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Dr. Alpana Mohta Ranka, MD, DNB, IFAAD, is a dual-board-certified dermatologist with over 90 research publications in peer-reviewed scientific journals.

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Fungal Acne vs Bacterial Acne: Identifying and Treating Different Acne Types

Updated: 2 days ago

This guide focuses on the differences and management strategies for fungal acne and bacterial acne, providing clear, evidence-based information.

Bacterial Acne vs Fungal Acne

What is Fungal Acne?


Fungal acne, or Pityrosporum folliculitis, arises from an overgrowth of yeast in hair follicles. It's distinct from bacterial acne, often resulting from an imbalance in the skin's microbiome.


Key Characteristics of Fungal Acne

  • Small, uniform, itchy pustules.

  • Commonly on the chest, back, arms, and sometimes the face.

  • Triggered by factors like excessive sweating, humid environments, or prolonged antibiotic use.

Causes of Fungal Acne

  • Humid conditions and tight clothing can encourage yeast growth.

  • A diet rich in carbohydrates may contribute to yeast overgrowth.

  • A suppressed immune system can increase susceptibility.

 

Check out some of our other related articles:

 

What is Bacterial Acne?

Bacterial acne, or acne vulgaris, is caused by clogged hair follicles or clogged pores, leading to a proliferation of Cutibacterium acnes AKA Propionibacterium acnes bacteria.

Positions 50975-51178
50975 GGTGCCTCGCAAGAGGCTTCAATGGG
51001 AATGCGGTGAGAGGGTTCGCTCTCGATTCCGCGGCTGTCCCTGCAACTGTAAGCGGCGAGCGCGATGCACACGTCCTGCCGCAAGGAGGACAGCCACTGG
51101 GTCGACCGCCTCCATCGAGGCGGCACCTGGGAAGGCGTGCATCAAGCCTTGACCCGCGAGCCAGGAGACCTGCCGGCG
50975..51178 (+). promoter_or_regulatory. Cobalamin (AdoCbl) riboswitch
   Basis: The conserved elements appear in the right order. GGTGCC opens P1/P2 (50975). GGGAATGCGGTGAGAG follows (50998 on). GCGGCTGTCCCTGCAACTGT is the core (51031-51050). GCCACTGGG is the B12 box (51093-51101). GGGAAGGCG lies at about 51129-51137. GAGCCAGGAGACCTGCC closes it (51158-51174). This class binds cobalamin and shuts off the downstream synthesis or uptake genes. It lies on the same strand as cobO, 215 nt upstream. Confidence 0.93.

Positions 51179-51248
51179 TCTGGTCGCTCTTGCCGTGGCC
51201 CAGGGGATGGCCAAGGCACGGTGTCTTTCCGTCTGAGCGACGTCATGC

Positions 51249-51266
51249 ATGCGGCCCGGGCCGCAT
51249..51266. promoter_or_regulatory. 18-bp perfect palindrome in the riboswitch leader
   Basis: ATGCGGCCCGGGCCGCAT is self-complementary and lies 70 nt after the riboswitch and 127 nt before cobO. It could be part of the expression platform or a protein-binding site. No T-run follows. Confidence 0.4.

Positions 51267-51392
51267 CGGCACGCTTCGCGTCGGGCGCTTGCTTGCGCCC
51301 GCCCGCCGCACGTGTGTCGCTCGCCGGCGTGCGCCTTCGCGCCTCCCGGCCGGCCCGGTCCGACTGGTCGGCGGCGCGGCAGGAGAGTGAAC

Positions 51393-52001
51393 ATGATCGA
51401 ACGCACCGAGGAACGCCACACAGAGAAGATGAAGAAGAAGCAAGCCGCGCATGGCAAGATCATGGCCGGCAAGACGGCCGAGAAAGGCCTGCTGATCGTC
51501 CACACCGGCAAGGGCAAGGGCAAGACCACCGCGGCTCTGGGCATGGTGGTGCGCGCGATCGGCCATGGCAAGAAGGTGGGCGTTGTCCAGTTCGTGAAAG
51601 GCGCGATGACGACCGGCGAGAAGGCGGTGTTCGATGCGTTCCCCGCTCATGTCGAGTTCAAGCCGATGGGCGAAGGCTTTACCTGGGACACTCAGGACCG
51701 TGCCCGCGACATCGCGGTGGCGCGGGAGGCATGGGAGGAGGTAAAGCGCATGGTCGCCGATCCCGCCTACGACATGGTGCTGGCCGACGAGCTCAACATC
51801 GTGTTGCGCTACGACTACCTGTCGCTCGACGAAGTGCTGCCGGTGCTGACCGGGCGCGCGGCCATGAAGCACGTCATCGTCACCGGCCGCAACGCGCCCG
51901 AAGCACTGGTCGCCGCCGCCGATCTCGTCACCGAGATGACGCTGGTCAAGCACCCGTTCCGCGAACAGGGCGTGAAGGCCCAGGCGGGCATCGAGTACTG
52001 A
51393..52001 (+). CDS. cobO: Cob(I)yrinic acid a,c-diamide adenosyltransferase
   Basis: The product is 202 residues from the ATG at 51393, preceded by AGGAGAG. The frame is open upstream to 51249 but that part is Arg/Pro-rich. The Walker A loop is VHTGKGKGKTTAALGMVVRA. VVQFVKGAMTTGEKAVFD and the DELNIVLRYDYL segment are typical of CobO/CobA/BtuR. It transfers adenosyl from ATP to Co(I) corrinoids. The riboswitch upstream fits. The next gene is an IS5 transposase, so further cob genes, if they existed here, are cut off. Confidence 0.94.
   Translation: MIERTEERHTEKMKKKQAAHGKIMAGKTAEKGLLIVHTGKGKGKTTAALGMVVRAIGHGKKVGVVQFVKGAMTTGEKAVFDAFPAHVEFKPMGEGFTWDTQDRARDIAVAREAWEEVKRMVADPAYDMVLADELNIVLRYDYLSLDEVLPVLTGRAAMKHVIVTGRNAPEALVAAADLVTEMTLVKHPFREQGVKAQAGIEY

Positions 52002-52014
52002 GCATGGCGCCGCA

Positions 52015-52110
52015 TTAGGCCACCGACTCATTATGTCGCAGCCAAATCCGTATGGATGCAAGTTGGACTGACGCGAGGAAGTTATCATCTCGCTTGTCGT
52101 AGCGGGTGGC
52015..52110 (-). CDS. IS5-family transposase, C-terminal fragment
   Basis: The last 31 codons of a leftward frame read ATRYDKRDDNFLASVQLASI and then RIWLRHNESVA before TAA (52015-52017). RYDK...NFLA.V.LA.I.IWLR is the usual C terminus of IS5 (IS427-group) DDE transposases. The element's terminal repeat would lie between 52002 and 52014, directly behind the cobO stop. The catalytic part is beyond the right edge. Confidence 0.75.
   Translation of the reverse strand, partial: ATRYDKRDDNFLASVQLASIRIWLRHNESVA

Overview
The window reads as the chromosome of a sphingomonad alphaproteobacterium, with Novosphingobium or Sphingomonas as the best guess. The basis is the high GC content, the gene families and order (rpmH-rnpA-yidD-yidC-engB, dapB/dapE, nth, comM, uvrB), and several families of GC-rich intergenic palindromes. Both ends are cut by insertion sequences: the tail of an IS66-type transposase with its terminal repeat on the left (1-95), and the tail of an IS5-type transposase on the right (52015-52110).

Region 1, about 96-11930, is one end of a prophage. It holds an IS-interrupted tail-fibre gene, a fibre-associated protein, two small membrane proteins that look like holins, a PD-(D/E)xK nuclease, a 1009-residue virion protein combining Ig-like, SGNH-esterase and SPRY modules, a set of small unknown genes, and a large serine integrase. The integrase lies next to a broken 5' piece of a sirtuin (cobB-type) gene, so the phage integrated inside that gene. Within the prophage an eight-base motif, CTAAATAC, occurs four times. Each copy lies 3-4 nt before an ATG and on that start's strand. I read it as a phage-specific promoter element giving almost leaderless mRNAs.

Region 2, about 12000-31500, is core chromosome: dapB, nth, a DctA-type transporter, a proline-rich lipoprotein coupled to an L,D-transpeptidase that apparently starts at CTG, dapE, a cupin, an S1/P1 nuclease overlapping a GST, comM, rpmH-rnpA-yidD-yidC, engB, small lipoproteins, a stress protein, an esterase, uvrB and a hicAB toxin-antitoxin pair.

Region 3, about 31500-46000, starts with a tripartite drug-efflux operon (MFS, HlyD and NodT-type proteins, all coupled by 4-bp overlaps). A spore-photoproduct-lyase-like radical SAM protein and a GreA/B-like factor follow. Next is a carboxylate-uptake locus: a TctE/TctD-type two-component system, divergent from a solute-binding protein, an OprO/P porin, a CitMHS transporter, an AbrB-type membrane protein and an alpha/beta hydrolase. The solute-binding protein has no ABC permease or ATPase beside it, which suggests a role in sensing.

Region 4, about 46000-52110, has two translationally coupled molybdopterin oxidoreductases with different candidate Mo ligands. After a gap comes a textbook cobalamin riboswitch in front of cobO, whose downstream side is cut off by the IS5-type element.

Key Characteristics of Bacterial Acne

  • Blackheads, whiteheads, pimples, cysts, or nodules.

  • Appears on the face, forehead, chest, upper back, and shoulders.

  • The severity varies, and it can lead to scarring.

Diagnosis and Treatment

Dermatologists diagnose these conditions based on appearance, sometimes requiring skin culture or microscopy.


Fungal Acne Treatment

  • Antifungal medications: Topical or oral antifungals like ketoconazole, fluconazole, or itraconazole.

  • Skincare routine: Non-occlusive, oil-free products.

  • Lifestyle changes: Avoid tight clothing and showering after sweating.

Bacterial Acne Treatment

  • Topical treatments: Benzoyl peroxide, salicylic acid, and retinoids.

  • Oral medications: Antibiotics, oral contraceptives, or isotretinoin for severe cases.

  • Skincare: Gentle cleansing and non-comedogenic products.


If you are suffering specifically from acne on the chest or breast area, it is most often bacterial in nature, but it can be a case of fungal acne, too.


Prevention and Management

Maintaining a balanced skin microbiome is critical. Regular cleansing, avoiding harsh products, and a diet low in sugars and refined carbohydrates are beneficial.


If your acne resulted in dark spots, you will find my article on getting rid of dark spots due to acne very useful.


When to Consult a Dermatologist

You should consult a dermatologist before starting any form of treatment, but especially consult one in the case of ineffective over-the-counter treatments, severe acne, or distressing symptoms.

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